Disaster Sanitation

Disease is spread when human waste is not disposed of correctly

toiletHave you ever thought about where you’ll “go” when there is nowhere to "go"? After a major earthquake, we may need to live without running water and working toilets for weeks or months. Having a plan of where to go pee and poo can prevent potentially deadly diseases.

The Twin bucket system

In densely populated or urban areas, using the twin bucket system for pee and poo can solve the problem because it reduces the risk of disease (like cholera) and keeps pee separate from poo, reducing the amount of waste and odor.

Fecal waste (poo) bucket

  • Line bucket with heavy-duty 13-gallon garbage bag.
  • Use POO bucket.
  • Cover each use with shredded paper, bark chips or similar carbon-based material to help dry the waste and control the odor.
  • Fill bucket no more than half full of waste.
  • Double-bag and store the waste separate from other garbage and away from food and water.
  • Secure waste from pets, flies and rats.

Liquid waste (pee) bucket

  • Place toilet paper in POO bucket.
  • Add non-drinking water to contents if possible.
  • Pour on lawn, garden or ground.

Three Steps to Stay Healthy

  • Five Gallon Water Jug Icon
    Have clean drinking water available.
  • Hand Washing Icon
    Always clean your hands after toileting and before eating.
  • garbage bags icon
    Store POO safely, using double-bagged garbage bags and keeping away from food and water.

Digging a latrine

If you live in a rural area, a latrine (or pit toilet) may be an emergency toilet. Learn how to dig a latrine, check out Rack Card #1 at www.EmergencyToilet.org.

Septic systems

Do you have a septic system? Check out Rack Card #2 at www.EmergencyToilet.org to determine if it is still working after an earthquake.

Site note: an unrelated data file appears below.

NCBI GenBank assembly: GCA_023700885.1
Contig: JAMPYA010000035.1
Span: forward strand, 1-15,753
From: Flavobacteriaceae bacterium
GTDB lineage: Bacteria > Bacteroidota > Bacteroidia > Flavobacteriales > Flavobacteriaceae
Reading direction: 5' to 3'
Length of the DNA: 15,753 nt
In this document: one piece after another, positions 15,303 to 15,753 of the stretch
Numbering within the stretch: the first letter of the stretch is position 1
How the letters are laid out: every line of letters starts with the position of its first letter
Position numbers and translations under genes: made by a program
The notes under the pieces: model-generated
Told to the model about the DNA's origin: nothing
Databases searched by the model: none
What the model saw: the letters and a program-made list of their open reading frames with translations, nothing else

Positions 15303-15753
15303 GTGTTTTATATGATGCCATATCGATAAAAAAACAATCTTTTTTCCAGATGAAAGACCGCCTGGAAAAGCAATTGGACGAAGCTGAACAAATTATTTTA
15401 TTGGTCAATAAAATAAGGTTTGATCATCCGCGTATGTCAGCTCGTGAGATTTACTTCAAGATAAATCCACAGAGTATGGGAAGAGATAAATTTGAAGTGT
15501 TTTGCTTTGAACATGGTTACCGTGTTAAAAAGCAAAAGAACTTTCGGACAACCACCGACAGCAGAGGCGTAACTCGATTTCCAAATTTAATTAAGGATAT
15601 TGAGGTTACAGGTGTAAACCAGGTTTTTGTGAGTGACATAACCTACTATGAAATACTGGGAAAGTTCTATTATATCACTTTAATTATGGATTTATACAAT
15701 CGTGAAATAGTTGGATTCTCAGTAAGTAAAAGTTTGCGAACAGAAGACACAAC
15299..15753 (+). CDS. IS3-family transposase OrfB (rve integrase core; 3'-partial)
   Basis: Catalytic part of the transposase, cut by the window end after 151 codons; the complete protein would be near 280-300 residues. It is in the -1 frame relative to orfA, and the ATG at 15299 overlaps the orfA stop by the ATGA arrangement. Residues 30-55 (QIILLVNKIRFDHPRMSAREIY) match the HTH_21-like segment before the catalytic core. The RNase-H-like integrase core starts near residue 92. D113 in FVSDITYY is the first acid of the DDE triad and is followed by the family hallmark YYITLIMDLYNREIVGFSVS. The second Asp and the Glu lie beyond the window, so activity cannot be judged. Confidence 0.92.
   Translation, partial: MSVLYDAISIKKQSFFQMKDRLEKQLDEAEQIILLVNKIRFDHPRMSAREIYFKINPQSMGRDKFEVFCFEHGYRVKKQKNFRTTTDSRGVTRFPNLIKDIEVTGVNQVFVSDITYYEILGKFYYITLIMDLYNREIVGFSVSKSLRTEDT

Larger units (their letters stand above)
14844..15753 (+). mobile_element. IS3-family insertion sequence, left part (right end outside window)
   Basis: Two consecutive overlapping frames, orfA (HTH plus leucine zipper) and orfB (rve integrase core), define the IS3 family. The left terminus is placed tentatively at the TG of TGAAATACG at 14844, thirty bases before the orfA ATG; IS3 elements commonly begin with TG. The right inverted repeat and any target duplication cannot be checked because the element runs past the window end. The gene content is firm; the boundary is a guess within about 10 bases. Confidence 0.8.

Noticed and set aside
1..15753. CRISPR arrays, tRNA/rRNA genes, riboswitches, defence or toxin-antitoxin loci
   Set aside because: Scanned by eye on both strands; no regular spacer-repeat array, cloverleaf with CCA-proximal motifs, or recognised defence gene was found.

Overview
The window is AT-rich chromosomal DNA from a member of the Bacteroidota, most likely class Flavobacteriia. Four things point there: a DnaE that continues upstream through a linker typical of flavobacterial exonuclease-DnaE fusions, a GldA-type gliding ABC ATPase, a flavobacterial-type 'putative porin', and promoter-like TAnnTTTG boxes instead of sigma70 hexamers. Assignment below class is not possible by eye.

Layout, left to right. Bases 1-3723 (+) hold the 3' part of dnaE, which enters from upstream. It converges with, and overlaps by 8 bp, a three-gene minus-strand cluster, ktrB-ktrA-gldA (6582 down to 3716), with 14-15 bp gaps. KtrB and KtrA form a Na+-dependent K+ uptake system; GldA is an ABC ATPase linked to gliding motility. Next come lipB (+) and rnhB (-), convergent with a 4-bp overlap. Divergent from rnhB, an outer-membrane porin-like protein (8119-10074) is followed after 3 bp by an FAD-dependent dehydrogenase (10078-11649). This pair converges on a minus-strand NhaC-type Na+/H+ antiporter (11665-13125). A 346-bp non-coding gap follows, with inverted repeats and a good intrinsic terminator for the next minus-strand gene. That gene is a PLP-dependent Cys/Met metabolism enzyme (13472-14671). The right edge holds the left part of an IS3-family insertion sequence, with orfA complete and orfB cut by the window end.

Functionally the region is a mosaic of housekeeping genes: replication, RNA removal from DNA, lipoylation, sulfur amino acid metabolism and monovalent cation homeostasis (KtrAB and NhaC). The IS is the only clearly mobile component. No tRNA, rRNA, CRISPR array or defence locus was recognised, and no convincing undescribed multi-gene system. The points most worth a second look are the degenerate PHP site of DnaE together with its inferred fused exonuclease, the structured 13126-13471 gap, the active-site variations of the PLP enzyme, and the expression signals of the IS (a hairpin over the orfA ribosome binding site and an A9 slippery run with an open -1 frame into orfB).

If you need assistance locating your septic system before a disaster, contact Washington County Environmental Health.


Why are these methods recommended?

  • It can prevent outbreaks of disease, like cholera.
  • This process was used very effectively in Christchurch, New Zealand for several years after a major earthquake in 2011.
  • It could be months or years before our sewage systems are restored.

What do I do with the poo bags?

  • Find a secure location to store the double-bagged poo, away from food, kids and animals.
  • Listen for more information from your local waste disposal haulers.

For more information on Disaster Sanitation visit www.emergencytoilet.org.

Important Supplies

For all methods

  • toilet paper icon
    Toilet paper or wipes
  • disposable plastic gloves icon
    Disposable pastic gloves
  • garbage bags icon
    Plastic garbage bags (for disposing of gloves)
  • soap and sanitizer icon
    Soap and water or alcohol-based hand sanitizer (60%+ concentration)

For the twin bucket system

  • Buckets icon
    Two 5-gallon buckets
  • toilet seat icon
    A toilet seat (optional but comfortable)
  • Dry material icon
    Dry, carbon-based materials like straw, leaves, grass, shredded paper, sawdust, etc.
  • garbage bags icon
    Heavy-duty plastic garbage bags

For a latrine

  • shovel icon

Learn more on related flyers:

  • Emergency water
  • Emergency supplies